The singer enlists in the British Army, but deserts because he is worked too hard. Helped by his sweetheart, he escapes, fights off his pursuers, and takes up shoemaking. Discovered and taken, he again escapes, proud of his ability to outfight the English
Daithi Sproule has a version of this ballad in which James Erwin is one of Father Murphy's Irish rebels; so also the Digital Tradition text BLFSTSHO. The latter is said to be the OLochlain version; it's similar but not identical to Sproule's. For information about this phase of Irish history, see the notes to "Boulavogie," "Father Murphy (I)," and the references cited there. - RBW
Re the Father Murphy connection: the following is from OLochlainn 25/Moylan 79. O Lochlainn has it from a broadside.
I next joined Father Murphy as you will quickly hear
And many a battle did I fight with his brave Shelmaliers.
The ballad is recorded on one of the CD's issued around the time of the bicentenial of the 1798 Irish Rebellion. See:
Franke Harte and Donal Lunny, "Bold Belfast Shoemaker" (on Franke Harte and Donal Lunny, "1798 the First Year of Liberty," Hummingbird Records HBCD0014 (1998)) - BS
The whole piece is rather peculiar in its incompleteness; one can understand an Irishman boasting of some of it, but how could someone at New Ross not admit it was a defeat, and how did the singer escape from Vinegar Hill?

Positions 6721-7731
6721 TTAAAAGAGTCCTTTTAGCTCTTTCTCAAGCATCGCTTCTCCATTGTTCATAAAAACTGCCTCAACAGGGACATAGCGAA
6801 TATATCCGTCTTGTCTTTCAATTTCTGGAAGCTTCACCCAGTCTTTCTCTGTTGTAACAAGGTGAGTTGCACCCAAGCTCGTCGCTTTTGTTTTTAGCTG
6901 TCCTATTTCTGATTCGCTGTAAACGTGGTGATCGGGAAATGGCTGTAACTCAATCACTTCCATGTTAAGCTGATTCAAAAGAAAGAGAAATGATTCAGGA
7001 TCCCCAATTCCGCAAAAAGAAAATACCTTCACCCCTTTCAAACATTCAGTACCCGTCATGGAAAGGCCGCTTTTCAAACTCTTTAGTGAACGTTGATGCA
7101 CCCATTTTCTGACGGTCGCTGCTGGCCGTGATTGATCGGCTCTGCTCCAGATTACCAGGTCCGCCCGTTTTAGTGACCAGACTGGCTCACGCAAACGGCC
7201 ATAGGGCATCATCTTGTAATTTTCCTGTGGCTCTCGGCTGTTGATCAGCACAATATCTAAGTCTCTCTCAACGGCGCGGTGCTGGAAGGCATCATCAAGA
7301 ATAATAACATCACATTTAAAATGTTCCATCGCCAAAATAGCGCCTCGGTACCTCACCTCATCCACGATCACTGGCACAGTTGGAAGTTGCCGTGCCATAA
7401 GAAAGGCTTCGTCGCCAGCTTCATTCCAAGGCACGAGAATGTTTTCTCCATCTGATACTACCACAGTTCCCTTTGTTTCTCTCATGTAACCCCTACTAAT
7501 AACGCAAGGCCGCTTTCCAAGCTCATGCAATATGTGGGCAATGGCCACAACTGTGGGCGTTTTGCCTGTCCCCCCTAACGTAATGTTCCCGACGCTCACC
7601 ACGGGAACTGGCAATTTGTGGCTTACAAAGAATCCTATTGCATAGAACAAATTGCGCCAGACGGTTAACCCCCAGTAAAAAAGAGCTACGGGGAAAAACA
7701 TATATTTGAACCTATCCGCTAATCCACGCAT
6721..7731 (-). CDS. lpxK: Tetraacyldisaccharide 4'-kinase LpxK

Some parts make sense: There were, for instance, many Irish youths serving in the British army in 1798; with land scarce, it was hard for them to make a living otherwise. And quite a few deserted in 1798, and some did indeed serve with Father Murphy.
Lord Mountjoy was a British militia commander who had actually been popular with his Irish soldiers. But he was killed at New Ross, perrhaps while trying to reason with the Irish.
New Ross itself was not a victory for the Irish, though it should have been. The rebels fought their way into town, and seemed to have the militia defeated -- but, having fought like regular soldiers to that point, their command arrangements broke down and they ended up fleeing the town. From that point, the tide of the Wexford rebellion began to ebb.
There is also the interesting problem of what "Orangemen" were doing in Wexford. The Orangemen were a well-known Belfast group who fought against the Catholic defenders, so a man from Belfast would doubtless know them -- but there were no Orangemen in the south; the handful of Protestants were Anglican landowners.
Chapelizod was the site where the English forces in Dublin kept their artillery. There were, naturally, soldiers there, many of them Irish. The United Irishmen, after their leadership was captured, hoped to grab it. The mention of the site may be a confused recollection of this -- but it definitely seems confused. - RBW
Broadside LOCSinging sb10038a: H. De Marsan dating per _Studying Nineteenth-Century Popular Song_ by Paul Charosh in American Music, Winter 1997, Vol 15.4, Table 1, available at FindArticles site. - BS